The educational value of creative disobedience
The following are excerpts from the article (title above). Have a read and then follow the link to read the article in its entirety. It links very effectively to the Quadrant theory in a previous blog entry.
A question to ask myself as an educator?
- How effectively do I balance direct instruction with opportunities for curiosity and creativity?
Anyway … let’s get to the point and read the excerpts!
For many years I struggled with wanting to please my teachers—listening to directions and following the rules—but feeling creatively unfulfilled and unchallenged. At times I had an instinct to speak up and offer an alternate explanation, or an urge to try something a different way, but I quickly learned that only ‘undisciplined and obnoxious children’ challenged authority and caused disruption. These were not the kinds of students that teachers favored. I learned to ignore the pangs of my creative spirit, which only seemed to bring me misery when answered. As much as I loved learning, school was uninspiring and left me hollow. I saw school as a necessary time commitment, but not much else. I ended up doing most of my learning and exploration on my own with whatever tools I had at my disposal—books, observation, watching people, and of course—my imagination.
Let’s take a look at our typical education paradigm: From the earliest days of school, we hammer specific scholastic values into our students: pay attention, watch the teacher, imitate what the teacher does, stay in your seat, don’t question authority, and receive praise. But instead of teaching children to think, we are teaching them to memorize. Instead of encouraging them to innovate, we expect them to follow the outline and adhere to rules.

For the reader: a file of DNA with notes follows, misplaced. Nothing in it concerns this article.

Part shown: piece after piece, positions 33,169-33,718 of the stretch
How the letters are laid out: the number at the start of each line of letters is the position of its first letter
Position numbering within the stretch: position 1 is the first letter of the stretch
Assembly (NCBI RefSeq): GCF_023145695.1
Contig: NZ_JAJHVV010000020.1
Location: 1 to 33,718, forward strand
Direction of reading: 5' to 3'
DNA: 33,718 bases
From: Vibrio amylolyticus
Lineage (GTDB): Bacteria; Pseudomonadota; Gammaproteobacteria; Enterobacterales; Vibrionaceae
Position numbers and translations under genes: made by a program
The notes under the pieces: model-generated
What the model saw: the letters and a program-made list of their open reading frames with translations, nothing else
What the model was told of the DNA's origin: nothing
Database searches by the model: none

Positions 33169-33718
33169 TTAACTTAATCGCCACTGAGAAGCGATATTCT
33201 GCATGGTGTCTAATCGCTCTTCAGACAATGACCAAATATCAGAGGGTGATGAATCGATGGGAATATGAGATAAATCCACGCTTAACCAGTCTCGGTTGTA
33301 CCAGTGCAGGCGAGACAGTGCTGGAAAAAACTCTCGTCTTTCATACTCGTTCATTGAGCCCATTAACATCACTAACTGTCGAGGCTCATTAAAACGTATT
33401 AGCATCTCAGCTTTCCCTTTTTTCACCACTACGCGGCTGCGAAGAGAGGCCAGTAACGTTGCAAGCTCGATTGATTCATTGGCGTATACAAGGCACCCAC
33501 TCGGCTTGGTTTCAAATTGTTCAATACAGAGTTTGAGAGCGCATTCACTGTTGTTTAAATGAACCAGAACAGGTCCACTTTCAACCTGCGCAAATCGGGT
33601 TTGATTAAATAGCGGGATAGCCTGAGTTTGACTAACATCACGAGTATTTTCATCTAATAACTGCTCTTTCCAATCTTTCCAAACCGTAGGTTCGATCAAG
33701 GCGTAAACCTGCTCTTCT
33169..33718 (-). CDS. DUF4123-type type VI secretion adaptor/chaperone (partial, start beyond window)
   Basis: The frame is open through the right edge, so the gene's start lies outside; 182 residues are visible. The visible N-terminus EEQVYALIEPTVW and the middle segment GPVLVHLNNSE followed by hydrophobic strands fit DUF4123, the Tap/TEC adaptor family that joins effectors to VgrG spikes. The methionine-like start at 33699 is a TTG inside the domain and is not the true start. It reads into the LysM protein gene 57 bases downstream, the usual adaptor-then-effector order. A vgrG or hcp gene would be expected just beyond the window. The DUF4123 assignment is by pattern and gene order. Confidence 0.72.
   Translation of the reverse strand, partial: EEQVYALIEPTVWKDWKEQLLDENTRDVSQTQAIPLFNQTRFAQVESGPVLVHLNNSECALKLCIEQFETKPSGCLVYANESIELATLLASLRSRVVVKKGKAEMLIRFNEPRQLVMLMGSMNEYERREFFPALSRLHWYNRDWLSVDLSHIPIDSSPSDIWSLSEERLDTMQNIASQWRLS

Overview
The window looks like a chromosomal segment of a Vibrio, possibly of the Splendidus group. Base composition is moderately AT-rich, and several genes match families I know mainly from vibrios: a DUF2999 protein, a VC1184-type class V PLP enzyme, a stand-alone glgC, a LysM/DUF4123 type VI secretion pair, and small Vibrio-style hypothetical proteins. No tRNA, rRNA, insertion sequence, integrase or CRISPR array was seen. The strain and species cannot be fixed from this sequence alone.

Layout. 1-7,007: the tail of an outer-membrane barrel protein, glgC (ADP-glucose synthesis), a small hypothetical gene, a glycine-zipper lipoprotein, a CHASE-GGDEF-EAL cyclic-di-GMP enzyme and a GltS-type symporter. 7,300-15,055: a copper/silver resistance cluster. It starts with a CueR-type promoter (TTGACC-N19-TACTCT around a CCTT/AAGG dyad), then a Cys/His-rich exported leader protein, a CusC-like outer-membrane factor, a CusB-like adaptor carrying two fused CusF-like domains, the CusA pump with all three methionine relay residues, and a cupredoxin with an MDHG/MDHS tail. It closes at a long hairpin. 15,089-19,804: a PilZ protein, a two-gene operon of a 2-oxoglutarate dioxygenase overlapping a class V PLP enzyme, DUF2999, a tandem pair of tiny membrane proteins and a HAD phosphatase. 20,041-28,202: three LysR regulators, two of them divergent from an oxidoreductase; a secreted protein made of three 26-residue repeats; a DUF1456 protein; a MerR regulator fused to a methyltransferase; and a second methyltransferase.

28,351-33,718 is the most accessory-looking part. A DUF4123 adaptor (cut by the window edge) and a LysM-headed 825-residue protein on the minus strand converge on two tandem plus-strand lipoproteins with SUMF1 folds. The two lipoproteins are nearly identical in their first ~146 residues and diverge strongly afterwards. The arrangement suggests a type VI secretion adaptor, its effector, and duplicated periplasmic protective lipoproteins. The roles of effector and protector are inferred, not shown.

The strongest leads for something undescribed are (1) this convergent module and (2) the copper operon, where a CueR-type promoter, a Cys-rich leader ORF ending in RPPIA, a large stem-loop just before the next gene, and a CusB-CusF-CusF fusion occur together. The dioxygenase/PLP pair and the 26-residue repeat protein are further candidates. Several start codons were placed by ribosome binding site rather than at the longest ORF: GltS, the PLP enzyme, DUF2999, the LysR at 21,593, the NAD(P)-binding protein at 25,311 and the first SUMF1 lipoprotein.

There are two very interesting studies recently emerging from the field of developmental psychology that address the issue of early childhood education and teaching methodology. The first one, by Elizabeth Bonawitz and colleagues, has to do with direct instruction and the limits it puts on exploratory behavior. The second , by Daphna Buchsbaum and her team, looks at imitation of action sequences—what situations and specific criteria make a child likely to imitate an act, or to perceive it as a “correct” answer.
“Perhaps direct instruction can help children learn specific facts and skills, but what about curiosity and creativity—abilities that are even more important for learning in the long run? Two forthcoming studies in the journal Cognition— one from a lab at MIT and one from my lab at UC-Berkeley —suggest that the doubters are on to something. While learning from a teacher may help children get to a specific answer more quickly, it also makes them less likely to discover new information about a problem and to create a new and unexpected solution.”